Eight Tough Questions for Putin on Crimea
1. Ukraine doesn't, as you rightly say, have a legitimate president for now. But this will be rectified by elections on May 25. Why not wait until then before you start changing borders?
2. There is no evidence that ethnic Russians in Ukraine are being attacked. If you are concerned that they are at risk, why not call in United Nations peacekeepers? They'd be eager to help.
3. Who stole and sold high-end Russian military equipment and armored vehicles to those mysterious non-Russian troops in Crimea? Are your arms depots secure?
4. Now that you have become a defender of people's right to self-determination, are you going to change your stance on Chechnya? It declared independence from Russia in 1991, and your country responded with force.
5. It seems that the decision to hold a referendum in Crimea with just 10 days to prepare, on March 16, and to change the question to include unification with Russia, was made in a closed last-minute emergency session of parliament, to which many MPs were not invited. No information was provided as to how many deputies were there or what the vote was. Will you be finding out whether there was even a quorum, before accepting a new piece of territory?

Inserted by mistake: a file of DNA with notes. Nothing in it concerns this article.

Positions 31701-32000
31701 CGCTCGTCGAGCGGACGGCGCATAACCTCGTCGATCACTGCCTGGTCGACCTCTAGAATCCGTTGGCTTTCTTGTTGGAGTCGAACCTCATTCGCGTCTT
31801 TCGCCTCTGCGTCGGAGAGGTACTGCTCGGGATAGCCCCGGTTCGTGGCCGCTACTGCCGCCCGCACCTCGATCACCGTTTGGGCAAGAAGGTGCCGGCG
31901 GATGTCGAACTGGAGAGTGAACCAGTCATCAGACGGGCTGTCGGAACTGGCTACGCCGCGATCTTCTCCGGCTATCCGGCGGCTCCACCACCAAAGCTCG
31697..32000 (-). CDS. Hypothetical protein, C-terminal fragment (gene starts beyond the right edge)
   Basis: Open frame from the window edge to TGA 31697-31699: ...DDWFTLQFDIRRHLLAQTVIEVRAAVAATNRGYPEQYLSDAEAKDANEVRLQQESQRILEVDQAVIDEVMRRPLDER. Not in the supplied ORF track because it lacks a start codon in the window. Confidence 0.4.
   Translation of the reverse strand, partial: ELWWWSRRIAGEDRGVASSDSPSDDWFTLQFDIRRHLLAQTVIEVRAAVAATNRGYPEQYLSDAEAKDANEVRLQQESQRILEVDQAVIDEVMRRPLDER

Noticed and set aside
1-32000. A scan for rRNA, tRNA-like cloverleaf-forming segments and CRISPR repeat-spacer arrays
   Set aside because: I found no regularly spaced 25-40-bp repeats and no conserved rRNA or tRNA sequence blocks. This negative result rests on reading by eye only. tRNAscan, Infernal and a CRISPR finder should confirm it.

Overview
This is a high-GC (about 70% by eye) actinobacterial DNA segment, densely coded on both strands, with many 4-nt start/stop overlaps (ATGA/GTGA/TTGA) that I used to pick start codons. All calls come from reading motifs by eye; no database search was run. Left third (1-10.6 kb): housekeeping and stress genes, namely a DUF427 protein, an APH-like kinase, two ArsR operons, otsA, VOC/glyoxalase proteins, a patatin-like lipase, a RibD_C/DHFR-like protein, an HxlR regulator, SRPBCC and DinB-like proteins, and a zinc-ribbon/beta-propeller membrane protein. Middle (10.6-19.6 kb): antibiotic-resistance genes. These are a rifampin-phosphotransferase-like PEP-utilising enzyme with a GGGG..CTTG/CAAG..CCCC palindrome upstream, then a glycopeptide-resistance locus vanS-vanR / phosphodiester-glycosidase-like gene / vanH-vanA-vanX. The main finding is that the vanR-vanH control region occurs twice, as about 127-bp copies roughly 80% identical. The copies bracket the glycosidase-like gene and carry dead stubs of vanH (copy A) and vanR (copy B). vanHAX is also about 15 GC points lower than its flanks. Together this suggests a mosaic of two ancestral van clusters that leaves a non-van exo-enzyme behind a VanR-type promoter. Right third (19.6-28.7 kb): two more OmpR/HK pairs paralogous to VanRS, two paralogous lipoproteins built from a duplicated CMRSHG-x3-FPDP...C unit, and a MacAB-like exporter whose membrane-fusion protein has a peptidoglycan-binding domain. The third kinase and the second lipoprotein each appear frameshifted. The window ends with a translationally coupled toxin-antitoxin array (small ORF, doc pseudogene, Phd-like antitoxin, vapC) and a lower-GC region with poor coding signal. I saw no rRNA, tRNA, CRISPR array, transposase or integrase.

6. No doubt you are confident that Crimea's Russian-majority population will vote to join Russia. If so, why not invite international monitors and encourage a delay? A transparent vote will make it much harder for the European Union and the U.S. to claim you're simply annexing territory.
7. Once Crimea has joined Russia, will you be letting South Ossetia and Abkhazia in Georgia and Transnistria in Moldova do the same?
8. Do you have any other plans that your neighbors should be aware of?
(Marc Champion is a Bloomberg View editorial board member. Follow him on Twitter at @MarcChampion1.)
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